EKING Ransomware

Posted: October 15, 2020

EKING Ransomware Description

The EKING Ransomware is a file-locking Trojan that's a variant of the Phobos Ransomware. The EKING Ransomware uses a custom encryption method for blocking media on the PC while also deleting backups and disabling associated security or file management tools. Users with secure backups on other devices should have no recovery issues, and cyber-security products should counteract attacks and remove the Trojan.

The Document Fakeout that Drops Trojans after the Fact

Macros and other 'advanced' document or spreadsheet content tend to figure in many file-locking Trojans' campaigns. Thanks to the numerous exploits possible through such attacks, users often infect their computers by perusing a fake invoice or another phishing lure. However, the Trojan, a new version of Phobos Ransomware, is stepping up the game with a fakeout that distracts users from the invisible attack that breaches the system's security.

The Trojan's campaign uses Word documents, presumably, through e-mail attachments, as the infection vector. All the document's 'content' is unavailable for viewing due to an advanced content-style decryption request. In most drive-by-downloads, victims enabling this content through the prompt will trigger the attack. In the Trojan's case, it's a mere distraction. While there is a corrupted macro, it starts whenever the user closes the document, making the Trojan infections less thwartable than many previous examples.

The Trojan's family of the Phobos Ransomware, although only a year old, is a spinoff of the older Crysis Ransomware group and contains many features typical to that family. Examples of campaigns from the same source include the Adage Ransomware, the Isos Ransomware, the Caleb Ransomware and the Eight Ransomware. The initial analysis from malware researchers re-confirms that the Trojan variant continues with traditional attacks of its family, including:

  • AES in CBC mode encryption (in the Trojan's case, with a customized function) blocks media files from opening, protected by a secure key.
  • A drive-finding feature detects new storage devices, such as USBs automatically, and accessible network-shared drives, which it also encrypts.
  • A Restore Point or Shadow Volume Copy deletion feature.
  • Auto-termination of security processes, like the Windows Firewall or file management (for maintaining access to files for blocking them).
  • The creation of HTA and TXT ransom notes, the former of which it loads as a pop-up alert. The attackers solicit ransom money for the decryption and file-unlocking service only them can provide through these notes.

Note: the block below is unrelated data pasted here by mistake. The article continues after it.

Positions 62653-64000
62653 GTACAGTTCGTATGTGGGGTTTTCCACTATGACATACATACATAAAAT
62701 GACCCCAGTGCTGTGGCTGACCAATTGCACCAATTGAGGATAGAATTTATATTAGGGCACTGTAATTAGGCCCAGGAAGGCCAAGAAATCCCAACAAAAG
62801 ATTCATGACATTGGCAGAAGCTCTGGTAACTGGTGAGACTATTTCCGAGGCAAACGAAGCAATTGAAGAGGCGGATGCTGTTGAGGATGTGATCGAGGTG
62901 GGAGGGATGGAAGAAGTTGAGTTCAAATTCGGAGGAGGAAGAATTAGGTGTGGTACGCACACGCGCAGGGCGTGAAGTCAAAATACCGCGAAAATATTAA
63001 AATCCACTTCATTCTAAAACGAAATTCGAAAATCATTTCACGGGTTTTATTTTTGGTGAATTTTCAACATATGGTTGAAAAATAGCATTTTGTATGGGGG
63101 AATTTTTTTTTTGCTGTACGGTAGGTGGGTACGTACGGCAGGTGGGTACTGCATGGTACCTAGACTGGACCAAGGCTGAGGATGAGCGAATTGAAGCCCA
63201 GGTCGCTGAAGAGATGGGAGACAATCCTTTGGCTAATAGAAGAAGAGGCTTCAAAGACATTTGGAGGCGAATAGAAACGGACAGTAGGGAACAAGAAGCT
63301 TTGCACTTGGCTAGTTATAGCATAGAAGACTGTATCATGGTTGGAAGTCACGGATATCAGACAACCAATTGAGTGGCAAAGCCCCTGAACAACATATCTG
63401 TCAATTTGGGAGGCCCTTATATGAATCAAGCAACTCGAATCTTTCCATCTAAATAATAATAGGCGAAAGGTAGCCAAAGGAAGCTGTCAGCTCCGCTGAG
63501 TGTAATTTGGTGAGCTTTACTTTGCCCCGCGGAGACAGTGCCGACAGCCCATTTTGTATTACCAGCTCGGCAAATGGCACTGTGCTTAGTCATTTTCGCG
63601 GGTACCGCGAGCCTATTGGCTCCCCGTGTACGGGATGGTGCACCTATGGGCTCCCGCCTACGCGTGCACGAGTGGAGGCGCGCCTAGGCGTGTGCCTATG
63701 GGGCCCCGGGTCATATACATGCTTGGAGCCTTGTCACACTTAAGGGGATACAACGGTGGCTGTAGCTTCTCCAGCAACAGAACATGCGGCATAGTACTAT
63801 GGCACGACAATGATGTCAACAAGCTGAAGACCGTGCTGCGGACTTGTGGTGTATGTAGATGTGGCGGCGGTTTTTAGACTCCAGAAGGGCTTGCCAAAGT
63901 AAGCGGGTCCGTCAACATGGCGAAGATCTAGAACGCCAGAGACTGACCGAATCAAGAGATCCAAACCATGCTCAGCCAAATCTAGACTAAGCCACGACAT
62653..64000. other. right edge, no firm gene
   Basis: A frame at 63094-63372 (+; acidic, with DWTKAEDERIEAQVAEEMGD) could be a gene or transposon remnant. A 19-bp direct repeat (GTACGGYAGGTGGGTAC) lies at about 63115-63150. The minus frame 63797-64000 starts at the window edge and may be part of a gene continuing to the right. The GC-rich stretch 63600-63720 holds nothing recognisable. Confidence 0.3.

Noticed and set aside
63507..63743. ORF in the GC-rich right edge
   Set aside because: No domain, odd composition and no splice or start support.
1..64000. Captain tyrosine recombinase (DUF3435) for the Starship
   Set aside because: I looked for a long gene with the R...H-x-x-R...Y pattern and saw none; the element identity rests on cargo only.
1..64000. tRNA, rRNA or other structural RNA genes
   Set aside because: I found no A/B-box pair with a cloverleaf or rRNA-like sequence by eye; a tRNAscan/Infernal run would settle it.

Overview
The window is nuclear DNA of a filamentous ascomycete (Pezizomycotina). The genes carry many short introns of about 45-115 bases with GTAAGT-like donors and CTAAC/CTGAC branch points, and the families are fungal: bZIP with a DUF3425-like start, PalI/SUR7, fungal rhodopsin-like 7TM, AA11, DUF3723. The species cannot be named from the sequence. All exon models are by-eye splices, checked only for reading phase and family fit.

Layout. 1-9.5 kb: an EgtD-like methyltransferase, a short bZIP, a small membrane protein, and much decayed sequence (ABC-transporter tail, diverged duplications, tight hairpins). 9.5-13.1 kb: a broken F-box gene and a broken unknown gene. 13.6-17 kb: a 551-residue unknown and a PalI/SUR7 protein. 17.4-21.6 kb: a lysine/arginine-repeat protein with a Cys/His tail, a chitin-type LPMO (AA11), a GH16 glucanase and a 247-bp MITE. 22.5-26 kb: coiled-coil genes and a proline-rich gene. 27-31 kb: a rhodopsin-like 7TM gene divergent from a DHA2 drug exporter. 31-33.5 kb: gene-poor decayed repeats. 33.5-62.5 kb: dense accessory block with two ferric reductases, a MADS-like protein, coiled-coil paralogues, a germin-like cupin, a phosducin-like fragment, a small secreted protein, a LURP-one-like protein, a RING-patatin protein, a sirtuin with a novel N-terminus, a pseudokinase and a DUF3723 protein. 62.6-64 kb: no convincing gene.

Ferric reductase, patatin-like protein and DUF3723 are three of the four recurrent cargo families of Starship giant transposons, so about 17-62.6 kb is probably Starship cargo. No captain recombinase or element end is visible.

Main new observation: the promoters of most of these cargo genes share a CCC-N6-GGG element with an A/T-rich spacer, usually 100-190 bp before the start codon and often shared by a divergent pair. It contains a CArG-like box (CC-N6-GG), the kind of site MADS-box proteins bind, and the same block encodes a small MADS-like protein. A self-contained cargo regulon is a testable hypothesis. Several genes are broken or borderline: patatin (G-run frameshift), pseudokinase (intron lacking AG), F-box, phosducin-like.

Keeping Trojans from Playing King Over Your Files

By far, the most intriguing characteristic of the Trojan's campaign is the initial installation attack, which flows through a spreadsheet and PDF document before, eventually, downloading the Trojan from the threat actor's server and installing it. That enabling the document macro is unnecessary makes victims even more at risk from the Trojan's campaign than the average attack that uses 'advanced content' that requires overt, if misinformed, consent. As such, malware researchers recommend against opening any documents from suspicious e-mails or other unsafe sources. Users who open suspicious files should, at a minimum, scan them for threats and update their document reader software for vulnerability patches.

The Trojan's payload's main thrust, blocking files for a ransom, is a long-known cliche among Phobos Ransomware's family. Users should protect their files preemptively by saving backups with adequate security, such as password protection, onto other devices. Victims also should remain alert to the Trojan's potential disruption of features like Windows Startup Repair and boot-up warning messages.

Along with backups, all users can protect themselves with traditional cyber-security products. With such protection, there are multiple elements of this Trojan's campaign that may grind to a halt, such as its document, its download URL, and numerous stages of trojan droppers. Windows users also can disinfect their PCs and remove the Trojan with similar services.

The installation point is the weakest but most necessary step in any trojan's campaign. As long as users pay sufficient attention, they still may stop the Trojan from taking hold of their files, even if it requires a little more due diligence than usual.

 

Use SpyHunter to Detect and Remove PC Threats

If you are concerned that malware or PC threats similar to EKING Ransomware may have infected your computer, we recommend you start an in-depth system scan with SpyHunter. SpyHunter is an advanced malware protection and remediation application that offers subscribers a comprehensive method for protecting PCs from malware, in addition to providing one-on-one technical support service.

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Why can't I open any program including SpyHunter? You may have a malware file running in memory that kills any programs that you try to launch on your PC. Tip: Download SpyHunter from a clean computer, copy it to a USB thumb drive, DVD or CD, then install it on the infected PC and run SpyHunter's malware scanner.

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